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Pol J Occup Med. 1989;2(4):389-96.

Effects of chelating on organ distribution and excretion of manganese after inhalation exposure to 54MnCl2. II: Inhalation of chelating agents.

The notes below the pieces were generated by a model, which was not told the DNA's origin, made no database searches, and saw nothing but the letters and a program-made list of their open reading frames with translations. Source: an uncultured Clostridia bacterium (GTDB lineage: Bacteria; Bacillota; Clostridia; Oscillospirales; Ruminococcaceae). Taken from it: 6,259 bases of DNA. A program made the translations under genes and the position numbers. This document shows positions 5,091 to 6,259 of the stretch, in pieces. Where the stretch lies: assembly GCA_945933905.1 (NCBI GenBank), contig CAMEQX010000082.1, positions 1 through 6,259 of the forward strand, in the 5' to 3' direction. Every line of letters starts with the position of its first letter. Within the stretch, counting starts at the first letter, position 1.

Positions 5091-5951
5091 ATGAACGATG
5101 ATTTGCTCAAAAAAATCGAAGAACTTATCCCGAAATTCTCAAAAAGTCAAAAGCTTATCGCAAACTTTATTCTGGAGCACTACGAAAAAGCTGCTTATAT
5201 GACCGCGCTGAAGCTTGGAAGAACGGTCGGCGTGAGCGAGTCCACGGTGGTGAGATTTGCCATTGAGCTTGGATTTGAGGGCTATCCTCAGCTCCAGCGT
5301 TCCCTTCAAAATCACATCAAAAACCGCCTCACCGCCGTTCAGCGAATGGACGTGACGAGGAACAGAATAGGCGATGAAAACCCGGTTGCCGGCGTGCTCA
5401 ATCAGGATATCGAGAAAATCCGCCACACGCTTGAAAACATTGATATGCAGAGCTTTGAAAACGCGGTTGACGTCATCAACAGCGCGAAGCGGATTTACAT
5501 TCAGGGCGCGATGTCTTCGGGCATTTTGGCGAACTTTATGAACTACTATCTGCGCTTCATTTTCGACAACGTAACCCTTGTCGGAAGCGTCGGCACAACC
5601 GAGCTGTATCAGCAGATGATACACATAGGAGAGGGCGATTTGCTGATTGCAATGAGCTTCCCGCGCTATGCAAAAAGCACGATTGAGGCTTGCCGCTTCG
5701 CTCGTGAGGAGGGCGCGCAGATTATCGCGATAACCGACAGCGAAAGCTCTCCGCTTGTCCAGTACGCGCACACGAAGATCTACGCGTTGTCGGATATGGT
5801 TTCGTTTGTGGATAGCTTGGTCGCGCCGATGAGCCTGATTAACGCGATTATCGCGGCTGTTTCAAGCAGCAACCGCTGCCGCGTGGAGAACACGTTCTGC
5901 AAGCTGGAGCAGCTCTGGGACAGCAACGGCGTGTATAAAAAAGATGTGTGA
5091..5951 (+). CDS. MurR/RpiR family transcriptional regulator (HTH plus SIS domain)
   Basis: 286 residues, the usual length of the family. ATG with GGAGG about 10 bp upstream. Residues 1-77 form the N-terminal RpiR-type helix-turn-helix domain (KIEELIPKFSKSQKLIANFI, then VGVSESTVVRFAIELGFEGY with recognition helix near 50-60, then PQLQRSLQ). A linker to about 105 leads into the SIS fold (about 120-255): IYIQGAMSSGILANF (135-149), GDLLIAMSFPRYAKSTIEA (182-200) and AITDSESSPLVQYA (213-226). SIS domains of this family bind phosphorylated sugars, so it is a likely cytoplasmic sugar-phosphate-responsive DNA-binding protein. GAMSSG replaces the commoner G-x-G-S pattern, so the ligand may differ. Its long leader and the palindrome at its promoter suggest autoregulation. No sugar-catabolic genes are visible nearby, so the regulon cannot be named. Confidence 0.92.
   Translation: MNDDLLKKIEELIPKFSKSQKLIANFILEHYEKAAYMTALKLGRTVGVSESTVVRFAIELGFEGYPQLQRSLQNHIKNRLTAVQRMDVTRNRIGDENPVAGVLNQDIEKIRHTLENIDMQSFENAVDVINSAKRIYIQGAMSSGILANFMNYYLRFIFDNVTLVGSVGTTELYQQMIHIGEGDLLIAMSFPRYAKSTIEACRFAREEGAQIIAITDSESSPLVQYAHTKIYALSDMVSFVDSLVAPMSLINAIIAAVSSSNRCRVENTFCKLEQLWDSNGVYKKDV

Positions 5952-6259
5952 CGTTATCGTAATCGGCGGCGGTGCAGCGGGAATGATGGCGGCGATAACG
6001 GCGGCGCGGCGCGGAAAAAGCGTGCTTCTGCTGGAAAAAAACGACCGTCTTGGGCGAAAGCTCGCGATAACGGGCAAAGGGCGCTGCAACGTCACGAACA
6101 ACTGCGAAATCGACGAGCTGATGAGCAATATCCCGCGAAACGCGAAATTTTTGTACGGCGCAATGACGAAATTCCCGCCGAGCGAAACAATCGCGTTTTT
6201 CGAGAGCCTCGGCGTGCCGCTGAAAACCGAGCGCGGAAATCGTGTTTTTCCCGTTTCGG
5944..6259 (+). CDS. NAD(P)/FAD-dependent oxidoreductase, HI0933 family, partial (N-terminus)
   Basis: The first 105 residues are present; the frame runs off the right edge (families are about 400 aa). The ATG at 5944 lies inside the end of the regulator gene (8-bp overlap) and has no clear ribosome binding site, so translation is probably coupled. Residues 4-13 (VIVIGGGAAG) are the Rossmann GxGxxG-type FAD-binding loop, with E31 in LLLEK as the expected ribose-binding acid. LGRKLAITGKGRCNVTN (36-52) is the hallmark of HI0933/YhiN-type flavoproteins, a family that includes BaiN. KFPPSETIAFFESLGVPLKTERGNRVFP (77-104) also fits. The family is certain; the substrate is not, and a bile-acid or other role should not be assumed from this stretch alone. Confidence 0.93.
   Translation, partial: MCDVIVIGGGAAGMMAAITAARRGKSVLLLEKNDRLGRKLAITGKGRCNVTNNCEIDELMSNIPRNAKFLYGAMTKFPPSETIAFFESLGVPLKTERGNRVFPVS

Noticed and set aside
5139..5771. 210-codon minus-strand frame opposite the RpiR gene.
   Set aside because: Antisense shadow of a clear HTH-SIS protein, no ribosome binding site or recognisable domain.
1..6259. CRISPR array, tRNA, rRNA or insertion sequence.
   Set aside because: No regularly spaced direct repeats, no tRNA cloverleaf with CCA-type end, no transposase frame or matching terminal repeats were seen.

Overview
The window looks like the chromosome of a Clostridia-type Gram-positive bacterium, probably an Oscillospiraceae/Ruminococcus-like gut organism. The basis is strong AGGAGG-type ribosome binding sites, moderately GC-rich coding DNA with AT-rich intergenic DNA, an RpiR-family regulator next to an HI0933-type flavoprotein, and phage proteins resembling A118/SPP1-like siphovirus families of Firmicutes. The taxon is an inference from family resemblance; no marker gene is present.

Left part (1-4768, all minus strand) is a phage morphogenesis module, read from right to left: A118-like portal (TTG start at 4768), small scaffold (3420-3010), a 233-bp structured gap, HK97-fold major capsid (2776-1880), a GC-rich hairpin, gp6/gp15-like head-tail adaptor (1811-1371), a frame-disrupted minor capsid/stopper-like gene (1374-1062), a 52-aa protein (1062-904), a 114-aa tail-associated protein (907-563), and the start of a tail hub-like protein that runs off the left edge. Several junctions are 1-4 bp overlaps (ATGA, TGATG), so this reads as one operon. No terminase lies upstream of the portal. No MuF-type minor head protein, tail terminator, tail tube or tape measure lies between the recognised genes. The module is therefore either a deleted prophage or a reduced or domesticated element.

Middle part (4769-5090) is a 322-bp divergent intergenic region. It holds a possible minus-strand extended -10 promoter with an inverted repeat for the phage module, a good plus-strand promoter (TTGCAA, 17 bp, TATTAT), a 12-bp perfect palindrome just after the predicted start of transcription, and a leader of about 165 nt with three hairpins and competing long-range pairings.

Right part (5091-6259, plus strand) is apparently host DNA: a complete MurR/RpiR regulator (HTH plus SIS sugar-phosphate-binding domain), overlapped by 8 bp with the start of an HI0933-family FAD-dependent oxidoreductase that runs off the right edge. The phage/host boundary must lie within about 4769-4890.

The effect of 1, 2-cyclohexylene-aminetetraacetic acid (CDTA) and diethylenetriaminepentaacetic acid (DTPA) on Min distribution and excretion in rats was examined after 1 hr exposure to 54MnCl2 (0.3 micrograms Mn/m3). Both chelating agents were inhaled independently, by nose only, for 30 min for the four following days, starting immediately after cessation of Mn exposure. During the experiment, the mean concentrations of CDTA and DTPA aerosols were 508 mg/cm3 and 517 mg/cm3, respectively. The activity of 54Mn was determined in lung, liver, kidney and brain 24 hrs after the last treatment, and in urine and faeces collected for 24 hrs on days 1-4 after Mn exposure. The CDTA inhalation appeared to be more effective than DTPA in mobilizing the inhaled manganese: about a twofold decrease of 54Mn was observed in all excised organs: lung, liver, kidney and brain, as compared to the controls. The DTPA inhalation resulted in about a twofold decrease of 54Mn in the lung, but was not effective in removing the metal from the liver, kidney and brain. As it can be seen from the comparison of these results with our previous data (6), the CDTA inhalations were more effective than its i.p. injections mobilizing manganese additionally also from the lung; but generally less effective in the case of DTPA, which decreased 54Mn levels in the lung only. On the first day after 54Mn exposure, manganese levels in the urine of rats inhaling CDTA and DTPA were respectively more than 200 and 30 times higher than in the control group. Excretion of Mn in faeces was not affected significantly in this experiment. Our data show that the effectiveness of removing inhaled Mn depends not only on the chelating agent, the time of its administration (see Part I) but also on the method of its administration.

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